The last thing you’d expect out of Omaha, Nebraska, techno/dance act The Faint left long-time local label Saddlecreek for their own blank.wav to release last year’s Fasciination (QRO review). Like other electronic acts playing at Langerado (as well as Harvest of Hope – QRO festival preview), The Faint does more than just DJ-ing with electronic beats, being inventive in their accessibility. But here’s hoping they play at night, where their light & smoke show can come out in full (QRO photos).
There are combos and then there are combos: Montreal’s electrofunk duo of Dave 1 (David Macklovitch) and P-Thugg (Patrick Gemayel) has been best friends since childhood, billing themselves “The only successful Arab/Jewish collaboration since the beginning of time” (but what is their stance on Québécois independence?…).
Bristol, England’s Tricky started with trip-hop underground all-stars Massive Attack (QRO live review) before blowing up on his own, combining black and white Great Britain, hip-hop and high art, to make him another crossover act at Langerado.
Another band that’s moved from the outside to the majors, many fans of Against Me! saw their signing to Sire as a betrayal of their anarchist ethos, and 2007 major label debut New Wave did nothing to quiet the divide in the punk rock community. However, singer/guitarist Tom Gabel has simmered down a bit, going from being arrested after a fight over a defaced article about his band, to his recent-released solo debut, Heart Burns, and a series of gigs with fellow punk frontmen playing acoustic, ‘The Revival Tour’ (QRO photos of Tom Gabel outdoors as part of ‘The Revival Tour’ at Fun Fun Fun Fest 2008). But expect the fired-up Gabel & Against Me! to return when the group returns home to Florida for a pair of festivals (including Harvest of Hope – QRO festival preview).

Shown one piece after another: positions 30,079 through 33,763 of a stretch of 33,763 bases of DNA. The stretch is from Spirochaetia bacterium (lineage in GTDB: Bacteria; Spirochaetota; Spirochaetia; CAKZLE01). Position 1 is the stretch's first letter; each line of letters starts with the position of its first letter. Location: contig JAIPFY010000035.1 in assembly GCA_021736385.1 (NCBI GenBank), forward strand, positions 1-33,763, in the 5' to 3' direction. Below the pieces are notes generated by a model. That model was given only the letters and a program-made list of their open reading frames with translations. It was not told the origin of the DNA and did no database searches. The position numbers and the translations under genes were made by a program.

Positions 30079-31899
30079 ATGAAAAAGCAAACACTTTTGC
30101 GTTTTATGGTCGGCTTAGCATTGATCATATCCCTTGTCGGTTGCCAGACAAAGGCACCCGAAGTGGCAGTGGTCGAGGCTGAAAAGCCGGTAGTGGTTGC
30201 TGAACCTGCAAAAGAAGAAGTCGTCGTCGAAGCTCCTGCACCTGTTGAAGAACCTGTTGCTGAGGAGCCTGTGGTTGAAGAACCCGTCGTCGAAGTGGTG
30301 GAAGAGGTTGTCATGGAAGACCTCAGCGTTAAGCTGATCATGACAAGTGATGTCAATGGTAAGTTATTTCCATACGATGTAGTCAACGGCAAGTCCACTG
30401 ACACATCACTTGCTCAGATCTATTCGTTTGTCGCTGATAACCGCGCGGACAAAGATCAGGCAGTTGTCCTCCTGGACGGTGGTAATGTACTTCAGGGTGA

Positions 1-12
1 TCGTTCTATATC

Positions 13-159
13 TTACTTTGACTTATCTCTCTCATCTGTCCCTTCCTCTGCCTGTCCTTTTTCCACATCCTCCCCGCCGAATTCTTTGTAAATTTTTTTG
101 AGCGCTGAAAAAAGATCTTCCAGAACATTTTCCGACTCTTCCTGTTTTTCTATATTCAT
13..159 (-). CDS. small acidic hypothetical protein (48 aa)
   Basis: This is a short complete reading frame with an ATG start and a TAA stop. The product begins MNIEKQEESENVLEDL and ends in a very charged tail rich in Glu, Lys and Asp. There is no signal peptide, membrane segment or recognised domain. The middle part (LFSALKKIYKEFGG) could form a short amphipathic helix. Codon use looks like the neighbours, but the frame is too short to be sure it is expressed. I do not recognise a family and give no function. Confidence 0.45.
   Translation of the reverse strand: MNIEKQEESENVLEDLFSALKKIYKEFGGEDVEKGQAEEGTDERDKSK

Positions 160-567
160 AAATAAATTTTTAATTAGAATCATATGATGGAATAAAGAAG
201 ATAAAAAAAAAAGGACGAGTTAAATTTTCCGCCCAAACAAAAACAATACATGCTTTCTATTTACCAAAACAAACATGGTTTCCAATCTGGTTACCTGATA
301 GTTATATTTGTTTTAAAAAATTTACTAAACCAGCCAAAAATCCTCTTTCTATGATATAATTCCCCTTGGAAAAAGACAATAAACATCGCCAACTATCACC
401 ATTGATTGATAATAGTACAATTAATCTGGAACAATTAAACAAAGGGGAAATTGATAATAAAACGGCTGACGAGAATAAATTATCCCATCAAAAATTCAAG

It’s getting to the point where you can’t say Bad Brains’ appearances are ‘reunions’, but rather the stable return of the legendary punk act. Pretty much single-handedly founding the Afro-punk movement (and the D.C. punk scene), as they moved from jazz fusion to hardcore in the late seventies & early eighties, Bad Brains have had more than their fair share of ups & downs over the years, including the departure of seminal frontman H.R., but the original line-up has stayed stable for a while now – but only in the past few years, especially since releasing 2006’s Build a Nation, has the band toured (and sold) so steadily. Their mix of hardcore and reggae can make for stop-start shows (and records), but has also given them a growing festival popularity (QRO photos outdoors at Fun Fun Fun Fest 2008), including Harvest of Hope (QRO festival preview).
Gym Class Heroes
Emo-punk mainstream hits Gym Class Heroes will keep all the young-ins occupied before Against Me! (see above), while all the adults go get a drink.
There might not be a more ‘live’ electronic band out there today than Holy Fuck, whose stated mission is make electronic music without all the studio trickery so prevalent in the genre – and which so often hampers it live (especially outside of the dance club). Instead, the band managed to record 2007’s LP (QRO review) on the fly (with opener “Super Inuit” in front of an audience), and now is hitting the outdoor festival circuit, including up in St. Augustine at Harvest of Hope (QRO festival preview).
The much-hyped about young post-punk revival act from New York – Matt Pinfield recently called them ‘the future of music’ when introducing them at All Points West Festival (QRO photos outdoors at APW) – have blown up in record time, signing to a major label, being played on Gossip Girl, festival circuit (including Harvest of Hope – QRO festival preview), you name it. They met at a photo shoot, and still have something of that nature to them: better-looking than -sounding, and just original enough to grace glossy pages as something new, without scaring anyone off.
This Brooklyn disco-dance act (QRO photos in Brooklyn) owes a great deal to the discotronic movement of the likes of LCD Soundsystem (QRO live review) and VHS or Beta (QRO spotlight), even if they’re not as inspired (QRO photos, opening for VHS or Beta). What their light show will look like outside during the day is anyone’s guess (though they’re also playing Langerado – QRO festival preview), but expect dancing (QRO video).